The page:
Gluconeogenesis

INTRODUCTION:
  • The synthesis of glucose from non-carbohydrate compounds is known as gluconeogenesis.
  • The major substrates/precursors for gluconeogenesis:v Lactate, pyruvate, glucogenic amino acids, propianate and glycerol.
  • Tyrosine enters gluconeogenesis by forming Fumarate substrate
IMPORTANCE:
  • Brain & CNS, erythrocytes, testes & kidney medulla are dependent on glucose for continuous supply for energy.
  • Human brain alone requires about 120 g of glucose per day, out of about 160 g needed by the entire body.
  • Glucose is the only source that supplies to the skeletal muscle, anaerobic conditions
  • During starvation gluconeogenesis maintains the blood glucose level.
  • During prolonged starvation, the rate of gluconeogenesis depends on Increased alanine levels in liver
  • Major contribution towards gluconeogenesis is by alanine
  • The stored glycogen is depleted within the first 12-18 hours of fasting.
  • After 50 gm of glucose is feed orally Decreased gluconeogenesis
  • In well fed state gluconeogenesis in liver is inhibited by ADP level
  • On prolonged starvation, the gluconeogenesis is speeded up & protein catabolism provides the substrates, namely glucogenic amino acids.
REACTIONS:
  • Gluconeogenesis closely resembles the reversed pathway of glycolysis.
  • During gluconeogenesis reducing equivalents from mitochondria to cytosol are transported by Malate
  • Lactate and alanine can both serve as substrates causing hyperglycemia in diabetes
  • The 3 irreversible steps of glycolysis are catalysed by the 3 enzymes.
  1. Hexokinase
  2. PFK
  3. Pyruvate kinase
  • These three stages by passed by alternate enzymes specific to gluconeogenesis.
  • These are:
  1. Pyruvate carboxylase:Gluconeogenesis in Fasting state is indicated by Pyruvate Carboxylase activation by Acetyl CoA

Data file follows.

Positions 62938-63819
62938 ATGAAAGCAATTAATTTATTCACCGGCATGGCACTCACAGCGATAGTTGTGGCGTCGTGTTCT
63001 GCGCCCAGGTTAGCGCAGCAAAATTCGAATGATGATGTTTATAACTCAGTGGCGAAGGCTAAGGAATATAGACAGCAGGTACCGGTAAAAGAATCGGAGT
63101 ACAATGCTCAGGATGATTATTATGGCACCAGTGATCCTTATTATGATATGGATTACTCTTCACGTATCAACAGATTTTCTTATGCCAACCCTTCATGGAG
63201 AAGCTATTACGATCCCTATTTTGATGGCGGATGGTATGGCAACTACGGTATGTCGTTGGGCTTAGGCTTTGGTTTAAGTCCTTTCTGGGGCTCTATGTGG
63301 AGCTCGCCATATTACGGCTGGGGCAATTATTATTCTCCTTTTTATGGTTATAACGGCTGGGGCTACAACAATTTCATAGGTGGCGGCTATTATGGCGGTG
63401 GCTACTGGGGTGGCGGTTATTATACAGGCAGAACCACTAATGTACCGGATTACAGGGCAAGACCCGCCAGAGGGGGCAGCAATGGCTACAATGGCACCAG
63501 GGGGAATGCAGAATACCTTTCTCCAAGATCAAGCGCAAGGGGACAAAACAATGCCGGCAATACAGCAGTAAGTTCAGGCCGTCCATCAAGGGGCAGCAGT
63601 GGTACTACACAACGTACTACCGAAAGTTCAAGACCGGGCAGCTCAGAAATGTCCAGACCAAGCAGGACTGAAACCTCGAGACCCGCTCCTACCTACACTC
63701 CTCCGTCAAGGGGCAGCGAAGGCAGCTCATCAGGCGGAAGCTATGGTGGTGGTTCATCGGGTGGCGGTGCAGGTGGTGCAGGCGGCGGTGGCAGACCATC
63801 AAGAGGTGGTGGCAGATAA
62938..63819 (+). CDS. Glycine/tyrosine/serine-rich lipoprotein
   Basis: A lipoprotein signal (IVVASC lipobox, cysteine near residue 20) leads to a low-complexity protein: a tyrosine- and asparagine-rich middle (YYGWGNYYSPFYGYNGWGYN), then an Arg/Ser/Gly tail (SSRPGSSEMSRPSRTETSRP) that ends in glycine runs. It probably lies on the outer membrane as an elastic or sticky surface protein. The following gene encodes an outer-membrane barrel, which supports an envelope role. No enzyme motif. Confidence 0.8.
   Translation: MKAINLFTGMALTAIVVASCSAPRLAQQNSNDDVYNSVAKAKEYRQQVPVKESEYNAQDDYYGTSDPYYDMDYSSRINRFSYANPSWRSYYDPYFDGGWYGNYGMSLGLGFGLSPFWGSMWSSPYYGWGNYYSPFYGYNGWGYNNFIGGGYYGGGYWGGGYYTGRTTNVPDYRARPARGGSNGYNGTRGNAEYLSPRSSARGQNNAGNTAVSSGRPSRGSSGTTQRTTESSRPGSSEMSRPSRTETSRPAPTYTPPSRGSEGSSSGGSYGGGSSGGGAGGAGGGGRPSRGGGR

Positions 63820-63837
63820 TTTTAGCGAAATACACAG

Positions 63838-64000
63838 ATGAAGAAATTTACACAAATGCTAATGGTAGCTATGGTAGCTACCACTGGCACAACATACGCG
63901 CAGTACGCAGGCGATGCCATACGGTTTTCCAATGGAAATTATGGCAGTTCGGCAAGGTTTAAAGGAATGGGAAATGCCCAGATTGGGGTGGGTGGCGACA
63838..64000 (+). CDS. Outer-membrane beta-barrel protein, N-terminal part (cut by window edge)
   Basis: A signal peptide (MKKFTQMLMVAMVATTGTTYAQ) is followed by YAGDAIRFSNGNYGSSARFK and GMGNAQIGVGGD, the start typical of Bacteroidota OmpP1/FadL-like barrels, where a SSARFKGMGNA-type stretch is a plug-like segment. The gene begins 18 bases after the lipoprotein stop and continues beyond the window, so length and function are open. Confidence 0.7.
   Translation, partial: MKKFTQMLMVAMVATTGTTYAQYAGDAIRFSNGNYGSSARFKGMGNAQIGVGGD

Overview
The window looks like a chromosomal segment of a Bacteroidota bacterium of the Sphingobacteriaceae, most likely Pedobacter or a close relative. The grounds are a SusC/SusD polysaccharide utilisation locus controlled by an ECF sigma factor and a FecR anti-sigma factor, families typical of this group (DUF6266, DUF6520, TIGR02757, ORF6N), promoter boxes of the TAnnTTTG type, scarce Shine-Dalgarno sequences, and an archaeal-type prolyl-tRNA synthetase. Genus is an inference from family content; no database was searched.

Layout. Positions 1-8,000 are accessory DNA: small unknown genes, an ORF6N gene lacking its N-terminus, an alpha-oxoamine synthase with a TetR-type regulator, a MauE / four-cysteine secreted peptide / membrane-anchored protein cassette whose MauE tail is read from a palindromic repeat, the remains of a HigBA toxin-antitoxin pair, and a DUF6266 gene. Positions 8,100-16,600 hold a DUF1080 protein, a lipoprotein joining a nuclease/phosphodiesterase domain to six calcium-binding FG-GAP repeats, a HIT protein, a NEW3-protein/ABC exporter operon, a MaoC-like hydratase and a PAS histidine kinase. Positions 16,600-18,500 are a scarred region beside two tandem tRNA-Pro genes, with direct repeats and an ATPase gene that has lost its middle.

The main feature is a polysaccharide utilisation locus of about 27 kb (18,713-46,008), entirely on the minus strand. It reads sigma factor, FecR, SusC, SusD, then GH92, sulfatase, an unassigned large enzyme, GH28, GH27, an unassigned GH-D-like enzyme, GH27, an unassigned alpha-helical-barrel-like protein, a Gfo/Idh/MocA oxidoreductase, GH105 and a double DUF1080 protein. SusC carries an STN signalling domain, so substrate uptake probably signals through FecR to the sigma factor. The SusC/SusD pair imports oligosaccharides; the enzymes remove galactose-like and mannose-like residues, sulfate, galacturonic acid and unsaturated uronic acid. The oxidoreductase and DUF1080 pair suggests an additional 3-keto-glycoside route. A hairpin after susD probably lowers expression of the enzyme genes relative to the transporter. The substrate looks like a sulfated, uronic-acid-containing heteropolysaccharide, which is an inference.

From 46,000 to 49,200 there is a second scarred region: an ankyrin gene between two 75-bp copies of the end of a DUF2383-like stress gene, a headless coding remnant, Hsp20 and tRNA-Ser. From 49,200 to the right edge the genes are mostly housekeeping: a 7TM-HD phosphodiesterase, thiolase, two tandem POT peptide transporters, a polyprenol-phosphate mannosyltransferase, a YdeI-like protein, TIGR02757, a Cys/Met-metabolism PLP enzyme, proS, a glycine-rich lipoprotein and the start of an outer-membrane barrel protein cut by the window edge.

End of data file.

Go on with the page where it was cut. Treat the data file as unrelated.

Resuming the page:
2. Phosphoenol pyruvate carboxy kinase
  3. Fructose-1-6-bisphosphatase:Fructose-1,6-bisphosphatase and pyruvate carboxylase pairs of enzymes is required for the process of gluconeogenesis
  4. Glucose-6-phosphatase


Gluconeogenesis Enzymes
  • The enzymes that are same as that of glycolysis are
  1. Phosphoglucoisomerase
  2. Enolasev Phosphoglycerate mutase
  3. Phosphoglycerate kinase
  4. G3P dehydrogenase
  5. Triosephosphate isomerase
  6. Fructose 1,6 bisphosphate aldolase:Aldolase is the glycolytic enzyme used in gluconeogenesis
  • The key enzymes of Gluconeogenesis are
  1. Pyruvate carboxylase:Biotin is the cofactor of pyruvate carboxylase. The carboxylation of pyruvate occurs in the mitochondria whereas the other reactions of gluconeogenesis occur in the cytosol. Glucagon stimulates gluconeogenesis. Lactate is not an intermediate in the conversion of pyruvate to glucose.
  2. Phosphoenol pyruvate carboxykinase
  3. Fructose 1,6 bisphosphatase
  4. Glucose 6 phosphatase:Muscle cannot take part in gluconeogenesis due to absence of Glucose 6 phosphatase
Gluconeogenesis Regulation:
  • There are 3 types of regulation which takes place at different speed. They are
1. Change in the rate of enzyme synthesis – occurs over several hours